So, I dramatically lowered my sodium intake. I started drinking water and juice instead of soda. I began eating several fruits and vegetables each day.

Since it was too hot outside to go walking or jogging

, I took up swimming. I did it every day, and I enjoyed it.

My blood pressure returned to normal in a few weeks. Also, I felt better than I ever had in my life. I decided to stick with my new routine, because I had discovered a quality of life I didn't even know existed.

OeKc05
Post 3

@Perdido – I know how your father felt about something being wrong inside of him. I started experiencing the same hypertension symptoms, and it freaked me out, too.

At first, I thought maybe I was having panic attacks. My chest felt tight at times, and sometimes it seemed like a heavy weight was placed upon my heart. I couldn't escape a feeling of dread.

Since I have started taking hypertension medication, these bad feelings have gone away. I am relieved to know that it was physical and not psychological, because emotional issues would be harder to treat.

Perdido
Post 2

I am convinced that my father developed hypertension because of stress. His boss put him through so much at work, and he would come home in such a bad mood every day. He would snap at us for the littlest things, and soon after we noticed this change in his demeanor, his doctor told him he had high blood pressure.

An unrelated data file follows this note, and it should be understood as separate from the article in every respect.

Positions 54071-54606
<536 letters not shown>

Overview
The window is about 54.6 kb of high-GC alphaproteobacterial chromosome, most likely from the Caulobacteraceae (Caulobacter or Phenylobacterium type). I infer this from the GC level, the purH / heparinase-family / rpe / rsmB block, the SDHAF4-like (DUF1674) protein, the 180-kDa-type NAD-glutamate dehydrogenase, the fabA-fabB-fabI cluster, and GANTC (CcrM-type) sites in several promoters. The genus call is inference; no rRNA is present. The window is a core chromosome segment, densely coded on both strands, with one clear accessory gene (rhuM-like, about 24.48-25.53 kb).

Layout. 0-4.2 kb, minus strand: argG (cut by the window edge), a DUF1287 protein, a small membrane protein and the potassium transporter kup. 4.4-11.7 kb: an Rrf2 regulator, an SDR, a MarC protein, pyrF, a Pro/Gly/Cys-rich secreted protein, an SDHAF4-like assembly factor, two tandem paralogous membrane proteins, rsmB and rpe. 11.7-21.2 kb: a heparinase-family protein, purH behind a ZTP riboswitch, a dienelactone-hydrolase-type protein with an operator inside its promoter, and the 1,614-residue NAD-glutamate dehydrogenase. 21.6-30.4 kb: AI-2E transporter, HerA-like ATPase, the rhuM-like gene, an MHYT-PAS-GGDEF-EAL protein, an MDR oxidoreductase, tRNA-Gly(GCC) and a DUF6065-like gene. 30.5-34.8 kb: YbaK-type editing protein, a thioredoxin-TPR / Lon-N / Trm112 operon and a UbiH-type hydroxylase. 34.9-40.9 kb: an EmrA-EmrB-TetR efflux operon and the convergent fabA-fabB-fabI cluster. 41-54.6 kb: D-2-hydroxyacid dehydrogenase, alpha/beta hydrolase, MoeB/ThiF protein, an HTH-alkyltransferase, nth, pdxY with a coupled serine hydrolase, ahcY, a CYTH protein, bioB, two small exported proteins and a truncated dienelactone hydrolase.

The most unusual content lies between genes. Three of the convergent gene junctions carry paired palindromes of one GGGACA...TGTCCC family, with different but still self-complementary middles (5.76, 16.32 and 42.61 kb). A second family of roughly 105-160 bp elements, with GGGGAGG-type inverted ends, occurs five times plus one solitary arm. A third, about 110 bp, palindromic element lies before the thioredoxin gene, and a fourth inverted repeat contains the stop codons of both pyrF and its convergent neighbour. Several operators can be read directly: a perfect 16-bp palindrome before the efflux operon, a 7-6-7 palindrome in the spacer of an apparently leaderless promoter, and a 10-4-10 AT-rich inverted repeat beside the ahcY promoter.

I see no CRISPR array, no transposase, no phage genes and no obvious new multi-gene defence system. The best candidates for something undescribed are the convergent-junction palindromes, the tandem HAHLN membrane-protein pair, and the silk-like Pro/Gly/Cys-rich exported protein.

Hypertension causes you to feel anxious, like something is wrong in your body. He started worrying that he might be having heart problems, and that's when he went to his doctor. He was relieved to find out it was treatable.

My dad never knew his parents, so he can't say whether or not hypertension runs in his family. I truly believe that stress was the cause of his, though.

lighth0se33
Post 1

I do know what is causing my hypertension. I have polycystic kidney disease, and high blood pressure often goes along with this condition.

Cysts form on my kidneys, and they slow down the flow of blood through the organs. People with this condition often wind up needing dialysis and a transplant at some point in their lives, because the cysts eventually choke out kidney function.

Within two years of finding out I had the disease, I began to develop secondary hypertension. My doctor told me to reduce my sodium intake, and he also gave me medication to treat the high blood pressure.